Super-Resolution without Imaging: Library-Based Approaches Using Near-to-Far-Field Transduction by a Nanophotonic Structure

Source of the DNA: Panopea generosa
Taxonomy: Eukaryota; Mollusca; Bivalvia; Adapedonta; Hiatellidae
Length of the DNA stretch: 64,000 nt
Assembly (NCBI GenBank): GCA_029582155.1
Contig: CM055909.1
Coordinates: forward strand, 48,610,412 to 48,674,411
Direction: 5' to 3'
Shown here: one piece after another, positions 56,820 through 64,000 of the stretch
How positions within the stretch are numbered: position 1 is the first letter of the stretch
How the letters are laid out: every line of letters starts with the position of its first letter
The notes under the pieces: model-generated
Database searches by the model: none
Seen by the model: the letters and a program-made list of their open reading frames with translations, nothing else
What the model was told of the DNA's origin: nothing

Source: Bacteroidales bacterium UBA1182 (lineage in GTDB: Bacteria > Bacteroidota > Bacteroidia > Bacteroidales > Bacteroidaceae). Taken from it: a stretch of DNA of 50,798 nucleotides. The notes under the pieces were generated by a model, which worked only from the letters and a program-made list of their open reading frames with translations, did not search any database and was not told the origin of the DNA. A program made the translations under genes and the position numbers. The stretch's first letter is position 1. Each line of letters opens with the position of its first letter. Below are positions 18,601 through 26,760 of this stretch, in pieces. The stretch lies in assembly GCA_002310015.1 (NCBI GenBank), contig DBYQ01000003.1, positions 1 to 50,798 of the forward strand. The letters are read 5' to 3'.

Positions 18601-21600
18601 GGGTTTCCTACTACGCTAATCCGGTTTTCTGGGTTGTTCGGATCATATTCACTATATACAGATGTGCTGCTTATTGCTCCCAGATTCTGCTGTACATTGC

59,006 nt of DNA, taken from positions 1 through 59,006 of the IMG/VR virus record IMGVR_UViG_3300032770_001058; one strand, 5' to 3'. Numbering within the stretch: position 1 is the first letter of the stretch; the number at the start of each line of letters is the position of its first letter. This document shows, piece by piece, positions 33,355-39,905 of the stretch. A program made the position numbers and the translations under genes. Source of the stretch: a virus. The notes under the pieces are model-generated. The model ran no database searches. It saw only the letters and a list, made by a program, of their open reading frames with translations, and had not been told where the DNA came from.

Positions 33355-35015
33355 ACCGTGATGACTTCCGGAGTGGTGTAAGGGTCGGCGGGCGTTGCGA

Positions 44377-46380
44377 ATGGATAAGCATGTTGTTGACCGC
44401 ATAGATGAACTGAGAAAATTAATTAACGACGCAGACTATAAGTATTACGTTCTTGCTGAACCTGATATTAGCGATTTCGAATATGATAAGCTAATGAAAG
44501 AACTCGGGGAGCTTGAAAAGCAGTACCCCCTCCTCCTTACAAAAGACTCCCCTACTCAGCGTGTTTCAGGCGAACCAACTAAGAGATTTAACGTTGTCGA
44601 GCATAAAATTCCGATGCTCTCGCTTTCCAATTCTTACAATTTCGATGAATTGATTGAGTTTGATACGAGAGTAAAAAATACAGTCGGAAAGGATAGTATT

Super-resolution imaging is often viewed in terms of engineering narrow point spread functions, but nanoscale optical metrology can be performed without real-space imaging altogether. In this paper, we investigate how partial knowledge of scattering nanostructures enables extraction of nanoscale spatial information from far-field radiation patterns. We use principal component analysis to find patterns in calibration data and use these patterns to retrieve the position of a point source of light. In an experimental realization using angle-resolved cathodoluminescence, we retrieve the light source position with an average error below λ/100. The patterns found by principal component analysis reflect the underlying scattering physics and reveal the role the scattering nanostructure plays in localization success. The technique described here is highly general and can be applied to gain insight into and perform subdiffractive parameter retrieval in various applications.